Tag Archives | IPTV

AT&T U-Verse Incoming for Xbox 360

After years of promises, it looks like the Xbox 360 will finally be able to act as a television set-top box for AT&T U-Verse subscribers, starting next month.

The news isn’t official, but Engadget got some leaked documents that spell out the deal. AT&T will release a U-Verse update on October 17, and will switch on the Xbox 360 compatibility on November 7. Just a couple gotchas: U-Verse subscribers will still need at least one AT&T set-top box or DVR in the home, and the Xbox 360 needs to have a hard drive.

The main benefit to using an Xbox 360 is cost savings. One of the documents says “No MRC for Xbox receiver,” which I think refers to monthly rental cost. Additional U-Verse receivers cost $7 per month, so subscribers could save $84 per year by using an Xbox 360 instead. Juggling fewer set-top boxes and remote controls is also a plus.

Microsoft first touted the Xbox 360’s IPTV capabilities in 2007, at the Consumer Electronics Show. Microsoft’s Mediaroom television software, which is used by more than two dozen television providers worldwide, can technically run on the Xbox 360, but until now, few providers have actually done it. In the United Kingdom, BT started supporting the Xbox 360 in 2008, but could not actually send live television to the console. In Canada, Telus switched on Xbox 360 support in August, becoming the first provider in North America to do so.

U-Verse’s arrival will be better late than never. But if the IPTV feature was available three years ago, Xbox 360s acting as second receivers would’ve almost paid for themselves by now.


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Verizon Plans FiOS IPTV Service

Verizon is in the early phases of deploying an Internet Protocol television (IPTV) system in a move to bring its FiOS brand to the Web, according to a well-placed source within the company. The service will extend beyond PCs to gaming consoles.

While I was was not given any timetable for the service’s arrival, Verizon is operating under a sense of urgency. “We are late to the game,” my source told me. Internal testers at Verizon are already using the service, including software for Sony’s PlayStation 3. A Verizon spokesperson said that the company did not comment on “rumor or speculation.”

“Verizon is a clear leader in video entertainment innovation, and as such, we are always looking at new ways to transform and enrich the user experience,” the spokesperson said. “Consider all of the features and services that FiOS introduced first: widgets; online video programming, including HBO Go, EPIX and last week’s announcement that we’ll be launching Turner networks online in June; social media (Facebook and Twitter) and Internet Videos (YouTube, Dailymotion, etc.) on TV, and more…”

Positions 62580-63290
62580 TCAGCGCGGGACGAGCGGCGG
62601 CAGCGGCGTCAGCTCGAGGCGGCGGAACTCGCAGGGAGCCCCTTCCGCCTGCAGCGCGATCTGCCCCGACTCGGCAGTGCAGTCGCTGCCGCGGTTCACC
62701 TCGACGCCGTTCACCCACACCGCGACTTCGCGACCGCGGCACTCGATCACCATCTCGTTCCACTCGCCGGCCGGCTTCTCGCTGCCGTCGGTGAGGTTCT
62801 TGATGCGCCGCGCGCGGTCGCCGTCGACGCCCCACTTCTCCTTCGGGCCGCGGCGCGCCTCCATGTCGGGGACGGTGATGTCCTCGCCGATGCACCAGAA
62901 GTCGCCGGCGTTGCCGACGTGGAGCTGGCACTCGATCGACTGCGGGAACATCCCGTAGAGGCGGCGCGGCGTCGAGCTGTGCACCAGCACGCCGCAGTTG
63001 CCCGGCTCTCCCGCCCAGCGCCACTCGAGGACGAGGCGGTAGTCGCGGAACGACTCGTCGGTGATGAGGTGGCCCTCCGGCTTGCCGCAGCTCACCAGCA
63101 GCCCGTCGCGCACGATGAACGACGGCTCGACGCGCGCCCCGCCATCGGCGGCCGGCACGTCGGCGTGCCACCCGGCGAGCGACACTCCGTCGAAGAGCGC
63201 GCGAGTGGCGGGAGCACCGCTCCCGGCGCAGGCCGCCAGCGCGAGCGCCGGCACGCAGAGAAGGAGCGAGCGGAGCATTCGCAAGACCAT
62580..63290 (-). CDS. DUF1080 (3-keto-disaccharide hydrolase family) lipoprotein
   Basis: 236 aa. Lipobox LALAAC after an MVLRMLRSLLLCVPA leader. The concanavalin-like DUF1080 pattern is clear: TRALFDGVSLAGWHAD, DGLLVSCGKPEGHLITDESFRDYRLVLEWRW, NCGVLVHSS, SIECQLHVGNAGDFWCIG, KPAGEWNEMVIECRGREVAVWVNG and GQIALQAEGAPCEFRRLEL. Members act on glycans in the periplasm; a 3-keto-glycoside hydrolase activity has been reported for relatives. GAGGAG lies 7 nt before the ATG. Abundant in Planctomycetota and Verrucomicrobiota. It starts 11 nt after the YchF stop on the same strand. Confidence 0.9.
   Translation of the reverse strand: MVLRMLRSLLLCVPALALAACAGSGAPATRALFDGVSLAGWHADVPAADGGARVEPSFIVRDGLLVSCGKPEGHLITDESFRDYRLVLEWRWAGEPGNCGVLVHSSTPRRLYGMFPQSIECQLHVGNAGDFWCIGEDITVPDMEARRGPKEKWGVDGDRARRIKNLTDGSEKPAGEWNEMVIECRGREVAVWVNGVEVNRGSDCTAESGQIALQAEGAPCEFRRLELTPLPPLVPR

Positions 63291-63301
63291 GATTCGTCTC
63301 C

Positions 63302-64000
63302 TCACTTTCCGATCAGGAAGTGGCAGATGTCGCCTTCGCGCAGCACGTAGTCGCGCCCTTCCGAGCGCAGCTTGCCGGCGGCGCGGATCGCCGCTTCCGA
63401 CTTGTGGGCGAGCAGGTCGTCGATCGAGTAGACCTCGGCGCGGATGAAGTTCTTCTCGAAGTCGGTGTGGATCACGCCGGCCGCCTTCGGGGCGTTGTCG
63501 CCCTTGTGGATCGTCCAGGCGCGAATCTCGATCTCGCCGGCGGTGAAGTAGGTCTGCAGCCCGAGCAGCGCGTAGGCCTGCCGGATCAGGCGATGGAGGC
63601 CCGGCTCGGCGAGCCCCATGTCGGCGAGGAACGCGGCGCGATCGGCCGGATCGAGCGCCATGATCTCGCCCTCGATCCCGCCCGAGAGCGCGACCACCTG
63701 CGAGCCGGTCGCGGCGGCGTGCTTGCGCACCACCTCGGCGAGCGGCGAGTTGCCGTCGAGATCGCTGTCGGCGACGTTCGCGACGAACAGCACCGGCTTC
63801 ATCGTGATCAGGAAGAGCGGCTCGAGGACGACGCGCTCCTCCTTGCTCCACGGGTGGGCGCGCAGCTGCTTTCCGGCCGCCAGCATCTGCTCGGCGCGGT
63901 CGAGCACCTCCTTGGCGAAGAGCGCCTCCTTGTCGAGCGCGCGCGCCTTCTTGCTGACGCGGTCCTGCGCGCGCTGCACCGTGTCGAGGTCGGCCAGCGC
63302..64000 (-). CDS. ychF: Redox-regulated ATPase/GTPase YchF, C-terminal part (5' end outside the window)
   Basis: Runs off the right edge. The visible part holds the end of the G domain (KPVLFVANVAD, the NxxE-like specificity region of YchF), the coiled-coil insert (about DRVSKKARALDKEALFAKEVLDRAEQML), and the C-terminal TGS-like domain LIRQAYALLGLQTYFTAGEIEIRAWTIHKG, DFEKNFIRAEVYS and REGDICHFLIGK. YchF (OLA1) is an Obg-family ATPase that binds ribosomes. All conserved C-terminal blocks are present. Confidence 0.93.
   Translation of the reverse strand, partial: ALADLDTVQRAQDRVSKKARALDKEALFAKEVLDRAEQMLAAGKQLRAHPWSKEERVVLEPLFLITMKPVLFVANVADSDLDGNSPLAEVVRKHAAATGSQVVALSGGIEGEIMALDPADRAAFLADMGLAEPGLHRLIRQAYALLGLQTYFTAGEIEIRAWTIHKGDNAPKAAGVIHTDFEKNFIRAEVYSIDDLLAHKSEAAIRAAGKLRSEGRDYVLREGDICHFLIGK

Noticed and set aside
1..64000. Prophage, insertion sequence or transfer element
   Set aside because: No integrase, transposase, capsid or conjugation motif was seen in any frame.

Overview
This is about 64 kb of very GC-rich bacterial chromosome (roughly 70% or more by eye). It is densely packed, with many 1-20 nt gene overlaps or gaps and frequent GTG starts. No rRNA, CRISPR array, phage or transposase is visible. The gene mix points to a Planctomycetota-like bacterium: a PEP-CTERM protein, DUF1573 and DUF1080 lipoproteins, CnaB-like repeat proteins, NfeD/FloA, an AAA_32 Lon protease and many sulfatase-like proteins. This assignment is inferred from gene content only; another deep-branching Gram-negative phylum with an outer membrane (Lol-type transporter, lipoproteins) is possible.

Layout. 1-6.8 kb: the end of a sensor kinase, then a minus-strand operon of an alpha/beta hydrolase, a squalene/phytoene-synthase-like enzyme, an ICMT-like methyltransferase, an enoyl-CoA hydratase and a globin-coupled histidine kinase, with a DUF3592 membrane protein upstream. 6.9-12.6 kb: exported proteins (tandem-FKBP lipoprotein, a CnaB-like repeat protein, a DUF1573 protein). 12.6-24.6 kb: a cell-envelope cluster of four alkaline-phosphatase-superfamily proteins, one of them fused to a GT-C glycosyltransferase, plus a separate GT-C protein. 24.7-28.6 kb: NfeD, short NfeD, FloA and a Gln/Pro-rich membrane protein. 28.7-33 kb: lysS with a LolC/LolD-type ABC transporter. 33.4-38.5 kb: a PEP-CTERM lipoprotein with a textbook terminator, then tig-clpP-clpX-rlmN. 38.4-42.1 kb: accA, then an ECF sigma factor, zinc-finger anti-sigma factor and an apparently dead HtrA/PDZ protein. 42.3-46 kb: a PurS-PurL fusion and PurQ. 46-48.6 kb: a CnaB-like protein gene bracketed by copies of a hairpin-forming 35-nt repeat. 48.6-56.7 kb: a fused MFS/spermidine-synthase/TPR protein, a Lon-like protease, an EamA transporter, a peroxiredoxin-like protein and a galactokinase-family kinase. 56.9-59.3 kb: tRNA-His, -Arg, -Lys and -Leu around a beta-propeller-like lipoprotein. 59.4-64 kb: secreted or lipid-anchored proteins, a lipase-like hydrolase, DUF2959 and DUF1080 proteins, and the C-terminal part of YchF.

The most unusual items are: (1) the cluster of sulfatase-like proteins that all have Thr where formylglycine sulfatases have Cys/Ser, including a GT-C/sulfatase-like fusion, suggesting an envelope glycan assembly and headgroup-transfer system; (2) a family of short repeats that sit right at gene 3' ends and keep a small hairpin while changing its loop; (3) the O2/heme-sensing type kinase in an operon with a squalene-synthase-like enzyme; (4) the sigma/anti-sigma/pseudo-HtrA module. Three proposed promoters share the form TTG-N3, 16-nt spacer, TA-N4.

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Nintendo Getting Into Video After All

Analysts have called for it, and with the Wii’s impressive install base it makes sense, but earlier I suggested that Nintendo will shy away from streaming video due to its philosophy of exalting gameplay above all.

So here’s me eating my words.  At least in Japan, Nintendo and advertising giant Dentsu will offer a video service next year. Still, don’t expect an equivalent of Netflix or the on-demand TV show offerings of the Playstation 3 and Xbox 360. The videos coming to the Wii will be created specifically for the console, with a combination of pay-to-see and ad-supported content. The Nikkei business daily has reported that this will consist of cartoons, among other things.

This is a bit puzzling, because offering established TV shows instead of this yet-unspecified content would seem like the safer bet when building a video service. Then again, the Wii itself was a gamble that paid off handsomely, so perhaps Nintendo knows exactly what it’s doing. We’ll have to see what happens to the content if and when it migrates west.


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TV Today: It’s Still About Lean Forward vs. Sit Back

Imagine yourself watching TV right now. Where would you be? Would you be sitting back in your favorite chair in your living room and holding your remote control in one hand? Or are you sitting down at your local Starbucks, sipping coffee and watching video on your iPod?

Odds are most of your TV watching still occurs in comfort of your living room with your TV set. But increasingly, consumers are watching video anywhere they can: from work on the PC, on the road from a laptop, on iPods and iPhones, and other portable media players.

Even the term watching TV can be misconstrued, since there are so many options today. Does it mean watching a live broadcast TV channel as it is being aired? Does it mean viewing a show on-demand from your DVR? Does it mean buying the latest Daily Show episode from iTunes and watching it on your iPhone during your morning commute? Or maybe you’d rather go to NBC.com and watch the full episodes of Heroes for free (with limited commercials, of course).

I’ve recently been thinking about an old phrase from the early days of Internet video: Lean forward vs. sit back. Essentially, it’s the difference between PCs and TVs. PCs are more interactive while TVs are a passive experience. Lots of companies I spoke to back then were interested in the future of television and interactive TV services and wanted to blur the lines between PCs and TVs.

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